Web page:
Why Baptists Aren't Baptizing

A task force, convened by the North American Mission Board to grapple with declining baptisms among Southern Baptist churches, recently released its full report. Alarmed by a two-decade downward trend, the report offers five recommendations – all marked by an “urgent, immediate call for spiritual renewal and personal commitment to evangelism and discipleship.”

The task force identified five key areas, described as problems, that pastors and churches must address to reverse the baptism decline: 

Spiritual -- "With urgency, we must join together in fervent and effective prayer for spiritual awakening in our churches and our nation."

Leadership -- "As pastors we must intentionally model and prioritize personal evangelism while providing clear pathways for our congregations to follow."

Disciple-making -- "As pastors we must create a disciple-making culture -- focusing on multiplying disciples who know how to grow in Christ and lead others to Christ."

Next generation -- "As pastors we must leverage our influence, activity and resources to reach and make disciples of the Next Generation." 

Celebration -- "As pastors we must celebrate new life in Christ as people publicly profess their faith through baptism. We must establish an ethos of joy that celebrates the practice of personal evangelism and its fruit."

No doubt, these five are true. And if evidenced, would make a marked difference in any local church. And there were some good minds in the room tackling the issue.


Missing in these five seems to be the “how.” Perhaps they weren’t “tasked” to go that far. But reading the report was like hearing a great sermon admonishing you to be a better father, but never telling you how. The importance of a father’s role in a child’s life was lifted up, but you were never told how to actually be that person.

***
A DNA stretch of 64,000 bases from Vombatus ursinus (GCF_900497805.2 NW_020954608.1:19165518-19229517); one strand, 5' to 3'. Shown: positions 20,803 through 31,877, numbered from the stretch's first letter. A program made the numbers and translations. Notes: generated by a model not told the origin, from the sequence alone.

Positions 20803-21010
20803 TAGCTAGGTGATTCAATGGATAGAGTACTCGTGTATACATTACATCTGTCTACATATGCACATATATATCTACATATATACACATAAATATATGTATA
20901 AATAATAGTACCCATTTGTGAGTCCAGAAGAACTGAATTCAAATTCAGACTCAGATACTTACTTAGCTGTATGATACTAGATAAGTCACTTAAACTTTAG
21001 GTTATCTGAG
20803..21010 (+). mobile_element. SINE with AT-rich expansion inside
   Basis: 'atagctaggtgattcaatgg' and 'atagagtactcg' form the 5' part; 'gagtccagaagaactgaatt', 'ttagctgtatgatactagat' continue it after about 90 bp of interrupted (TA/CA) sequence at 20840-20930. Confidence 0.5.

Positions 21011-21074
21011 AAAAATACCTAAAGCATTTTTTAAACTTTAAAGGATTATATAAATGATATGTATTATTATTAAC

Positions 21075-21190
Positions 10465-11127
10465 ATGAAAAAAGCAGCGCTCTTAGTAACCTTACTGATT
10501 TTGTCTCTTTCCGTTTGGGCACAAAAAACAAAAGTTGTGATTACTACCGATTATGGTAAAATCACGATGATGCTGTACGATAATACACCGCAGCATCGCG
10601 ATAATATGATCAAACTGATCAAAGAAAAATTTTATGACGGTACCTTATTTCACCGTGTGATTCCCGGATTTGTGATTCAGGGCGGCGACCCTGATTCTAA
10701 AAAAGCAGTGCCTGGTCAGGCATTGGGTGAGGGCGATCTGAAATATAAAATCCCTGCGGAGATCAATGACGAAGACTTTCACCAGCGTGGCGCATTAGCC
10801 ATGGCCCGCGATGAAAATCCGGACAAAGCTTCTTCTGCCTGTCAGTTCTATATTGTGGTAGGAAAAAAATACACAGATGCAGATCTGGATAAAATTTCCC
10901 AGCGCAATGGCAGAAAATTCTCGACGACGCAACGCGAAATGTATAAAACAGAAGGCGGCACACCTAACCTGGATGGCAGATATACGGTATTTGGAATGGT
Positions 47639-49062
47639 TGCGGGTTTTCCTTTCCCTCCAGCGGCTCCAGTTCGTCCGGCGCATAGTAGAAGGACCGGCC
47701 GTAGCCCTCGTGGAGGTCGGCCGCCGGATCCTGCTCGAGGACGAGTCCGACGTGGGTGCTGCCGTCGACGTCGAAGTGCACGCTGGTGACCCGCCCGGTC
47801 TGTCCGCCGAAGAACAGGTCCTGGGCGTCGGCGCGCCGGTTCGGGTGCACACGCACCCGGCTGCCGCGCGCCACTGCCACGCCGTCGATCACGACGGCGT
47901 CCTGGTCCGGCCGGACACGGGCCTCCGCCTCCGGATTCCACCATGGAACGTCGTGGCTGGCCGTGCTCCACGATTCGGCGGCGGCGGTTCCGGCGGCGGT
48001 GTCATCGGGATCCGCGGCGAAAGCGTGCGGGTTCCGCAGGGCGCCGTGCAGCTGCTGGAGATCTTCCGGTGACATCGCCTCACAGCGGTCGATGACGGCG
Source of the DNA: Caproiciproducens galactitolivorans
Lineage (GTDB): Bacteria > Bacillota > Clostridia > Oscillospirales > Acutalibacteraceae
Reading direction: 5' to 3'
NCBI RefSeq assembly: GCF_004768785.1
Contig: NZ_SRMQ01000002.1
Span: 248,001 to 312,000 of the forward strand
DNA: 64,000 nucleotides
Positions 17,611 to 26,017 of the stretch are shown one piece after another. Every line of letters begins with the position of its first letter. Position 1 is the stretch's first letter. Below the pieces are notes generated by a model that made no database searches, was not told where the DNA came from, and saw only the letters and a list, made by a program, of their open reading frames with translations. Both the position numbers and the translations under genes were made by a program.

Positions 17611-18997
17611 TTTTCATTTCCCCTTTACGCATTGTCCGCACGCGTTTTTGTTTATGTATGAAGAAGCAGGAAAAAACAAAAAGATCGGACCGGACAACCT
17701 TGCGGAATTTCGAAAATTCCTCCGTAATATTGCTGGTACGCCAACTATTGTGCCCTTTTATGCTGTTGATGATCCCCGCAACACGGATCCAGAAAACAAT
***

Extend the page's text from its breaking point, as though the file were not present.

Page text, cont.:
Yes, we must prioritize evangelism in ways that church attenders can follow…but how?

Yes, we need a disciple-making culture…but how?

Yes, we must reach the next generation…but how?

Of course, it’s precisely at “how” that things get intense. Remember the movie Jerry Maguire, where the character played by Renee Zellweger says to Tom Cruise, “You had me at ‘hello’”?

Well the problem with many church leaders is that after you get past such recommendations as listed by the SBC task force and into the how, all bets are off.

It becomes, “You lost me at ‘how.’”

Here’s three reasons why.

1.       An Acts 2 Strategy in an Acts 17 world.

Many churches are pursuing an Acts 2 strategy in an Acts 17 world. Meaning they are employing methods designed for the God-fearing Jews of Jerusalem instead of the “nones” on Mars Hill. 

The SBC and many other denominations were largely built on four evangelistic strategies: revivals, door-to-door visitation, busing, and Sunday School. All four were anointed for their time, and all four are predicated on the audience being a “God-fearing Jew.” Yet we now live in a post-Christian culture, and strategies must change. 

Further, people have confused orthodoxy (right thinking) with orthopraxy (right practice), and then further muddied the waters by putting select methods into the orthopraxy box. Like revivals, door-to-door visitation, busing and Sunday School. In other words, made sacred cows out of tired strategies.

2.       Caught Between a Rock and a Hard Place.